So You Want to Be a Writer?
I began writing when I was about 6. I wasn’t particularly good, and my teachers seemed underwhelmed by my talent. But I loved writing, so I persevered. I entered competitions, wrote little short stories. Got nowhere. Then I stopped.
I trained to be a physical therapist – who needs to be a writer, anyway? – and began travelling the world. Much more exciting than getting rejection after rejection.
It was only when I became ill that I thought: what do I most want to do in the world. And the answer was: I want to write. So, the best writing advice I’ve ever had is the advice I told myself: if you really want to be a writer, then you have to write.
Which is what I did.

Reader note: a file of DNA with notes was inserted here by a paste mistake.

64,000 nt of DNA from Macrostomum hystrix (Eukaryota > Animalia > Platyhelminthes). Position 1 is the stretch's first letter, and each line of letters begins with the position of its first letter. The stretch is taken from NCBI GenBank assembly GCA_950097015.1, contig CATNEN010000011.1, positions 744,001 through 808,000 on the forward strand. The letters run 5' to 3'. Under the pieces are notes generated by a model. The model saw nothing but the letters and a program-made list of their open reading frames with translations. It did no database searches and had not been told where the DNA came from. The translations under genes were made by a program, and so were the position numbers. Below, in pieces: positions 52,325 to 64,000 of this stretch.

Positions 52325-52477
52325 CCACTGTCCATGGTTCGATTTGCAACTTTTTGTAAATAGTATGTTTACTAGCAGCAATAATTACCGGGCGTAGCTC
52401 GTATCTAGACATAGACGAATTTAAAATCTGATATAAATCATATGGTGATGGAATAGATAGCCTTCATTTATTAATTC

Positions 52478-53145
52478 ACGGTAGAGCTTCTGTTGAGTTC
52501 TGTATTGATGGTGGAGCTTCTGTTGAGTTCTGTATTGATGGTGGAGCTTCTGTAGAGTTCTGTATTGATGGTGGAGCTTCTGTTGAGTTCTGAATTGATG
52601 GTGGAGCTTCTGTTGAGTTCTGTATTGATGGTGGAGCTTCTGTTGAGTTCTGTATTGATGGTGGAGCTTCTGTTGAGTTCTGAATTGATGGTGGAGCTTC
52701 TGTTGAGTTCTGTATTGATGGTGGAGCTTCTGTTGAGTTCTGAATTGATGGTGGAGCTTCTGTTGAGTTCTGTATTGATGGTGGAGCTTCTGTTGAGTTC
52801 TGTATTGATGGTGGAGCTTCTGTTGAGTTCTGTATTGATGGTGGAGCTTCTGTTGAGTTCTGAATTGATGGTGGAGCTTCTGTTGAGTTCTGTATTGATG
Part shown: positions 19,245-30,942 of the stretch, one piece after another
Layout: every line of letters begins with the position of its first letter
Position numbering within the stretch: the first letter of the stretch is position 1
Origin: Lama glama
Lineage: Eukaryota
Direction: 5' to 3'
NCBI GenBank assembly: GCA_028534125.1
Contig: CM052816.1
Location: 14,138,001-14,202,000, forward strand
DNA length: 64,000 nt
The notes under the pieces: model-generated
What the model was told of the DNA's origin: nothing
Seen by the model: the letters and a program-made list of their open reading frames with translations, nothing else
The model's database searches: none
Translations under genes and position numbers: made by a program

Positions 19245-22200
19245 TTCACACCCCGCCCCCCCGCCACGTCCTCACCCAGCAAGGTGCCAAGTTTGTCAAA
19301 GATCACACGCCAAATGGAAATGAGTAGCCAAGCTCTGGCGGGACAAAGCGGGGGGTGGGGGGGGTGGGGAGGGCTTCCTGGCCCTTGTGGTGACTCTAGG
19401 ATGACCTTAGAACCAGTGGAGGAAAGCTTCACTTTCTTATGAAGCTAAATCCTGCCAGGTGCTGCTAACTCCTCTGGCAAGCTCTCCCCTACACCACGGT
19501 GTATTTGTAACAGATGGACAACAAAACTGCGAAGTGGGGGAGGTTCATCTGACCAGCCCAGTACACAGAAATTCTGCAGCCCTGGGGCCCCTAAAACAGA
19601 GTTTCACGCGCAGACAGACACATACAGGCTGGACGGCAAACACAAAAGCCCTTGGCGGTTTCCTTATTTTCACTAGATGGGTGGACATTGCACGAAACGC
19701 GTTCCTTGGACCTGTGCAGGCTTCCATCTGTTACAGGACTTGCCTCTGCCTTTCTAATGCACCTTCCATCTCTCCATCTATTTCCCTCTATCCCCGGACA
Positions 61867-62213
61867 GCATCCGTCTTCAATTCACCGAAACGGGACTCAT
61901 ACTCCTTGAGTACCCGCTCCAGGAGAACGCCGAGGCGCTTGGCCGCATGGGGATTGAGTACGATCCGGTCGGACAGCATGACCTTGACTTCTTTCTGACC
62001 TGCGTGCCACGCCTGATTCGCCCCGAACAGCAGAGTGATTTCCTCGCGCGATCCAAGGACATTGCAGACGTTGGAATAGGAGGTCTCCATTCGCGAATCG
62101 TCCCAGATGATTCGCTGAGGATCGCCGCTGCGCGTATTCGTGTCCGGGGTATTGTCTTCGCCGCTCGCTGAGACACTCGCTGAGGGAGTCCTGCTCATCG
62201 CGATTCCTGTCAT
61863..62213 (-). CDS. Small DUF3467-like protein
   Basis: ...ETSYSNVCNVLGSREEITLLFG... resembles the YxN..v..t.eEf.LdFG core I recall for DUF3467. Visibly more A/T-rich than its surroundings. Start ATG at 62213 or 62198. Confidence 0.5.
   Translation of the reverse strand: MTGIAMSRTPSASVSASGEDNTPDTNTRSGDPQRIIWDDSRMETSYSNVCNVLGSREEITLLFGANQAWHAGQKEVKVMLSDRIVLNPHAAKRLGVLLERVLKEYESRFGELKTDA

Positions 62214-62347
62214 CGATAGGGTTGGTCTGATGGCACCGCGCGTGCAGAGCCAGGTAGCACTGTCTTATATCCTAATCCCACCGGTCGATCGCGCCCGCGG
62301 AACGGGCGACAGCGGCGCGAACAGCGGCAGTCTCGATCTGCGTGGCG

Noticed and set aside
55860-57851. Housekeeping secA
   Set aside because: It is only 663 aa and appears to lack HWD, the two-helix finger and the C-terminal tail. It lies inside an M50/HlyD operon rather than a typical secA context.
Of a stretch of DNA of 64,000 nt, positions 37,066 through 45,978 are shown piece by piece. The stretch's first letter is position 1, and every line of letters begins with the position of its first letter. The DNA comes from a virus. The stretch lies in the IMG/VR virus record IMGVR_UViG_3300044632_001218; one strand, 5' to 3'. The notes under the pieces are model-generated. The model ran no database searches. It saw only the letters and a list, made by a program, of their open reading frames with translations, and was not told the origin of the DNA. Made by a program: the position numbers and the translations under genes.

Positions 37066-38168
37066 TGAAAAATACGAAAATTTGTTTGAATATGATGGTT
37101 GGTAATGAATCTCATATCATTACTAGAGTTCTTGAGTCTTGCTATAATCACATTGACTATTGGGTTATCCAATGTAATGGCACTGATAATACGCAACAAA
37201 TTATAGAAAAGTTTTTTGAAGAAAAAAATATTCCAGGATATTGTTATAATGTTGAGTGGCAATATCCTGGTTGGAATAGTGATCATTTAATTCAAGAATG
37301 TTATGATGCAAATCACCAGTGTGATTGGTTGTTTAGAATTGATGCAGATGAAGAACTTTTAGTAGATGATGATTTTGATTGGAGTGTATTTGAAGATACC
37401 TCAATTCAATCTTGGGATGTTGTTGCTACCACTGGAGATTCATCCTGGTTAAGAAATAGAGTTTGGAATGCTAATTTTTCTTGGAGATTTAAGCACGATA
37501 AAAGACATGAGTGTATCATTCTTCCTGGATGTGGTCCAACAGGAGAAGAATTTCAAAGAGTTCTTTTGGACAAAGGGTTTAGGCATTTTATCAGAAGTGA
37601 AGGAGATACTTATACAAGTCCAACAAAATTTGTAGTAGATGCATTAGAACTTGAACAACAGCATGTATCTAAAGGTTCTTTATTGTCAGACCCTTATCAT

About thirteen years ago I began a novella. I liked it, but no-one else did, so I got a lot of rejections. I kept writing. I wrote a couple of short stories, began another novel. Again: rejections. I did a couple of night school courses on writing. Crickets!
I volunteered to work on a trade magazine. I kept writing, and studied for a Certificate of Creative writing. And then, finally, a short story of mine was accepted! I was so excited!
Fast forward ten years: Now, I write pretty much every day. This includes blogging, journaling, creative first drafts, this interview. The words add up.
Embrace the Fear
I’ve written six books. I’ve won three awards and have been shortlisted for a few more. I’ve had emails from folk all around the world who tell me my words have touched them.
Despite all this, I still feel as though I’m not very good. But I keep writing.
So, the best advice to any writer is: keep writing.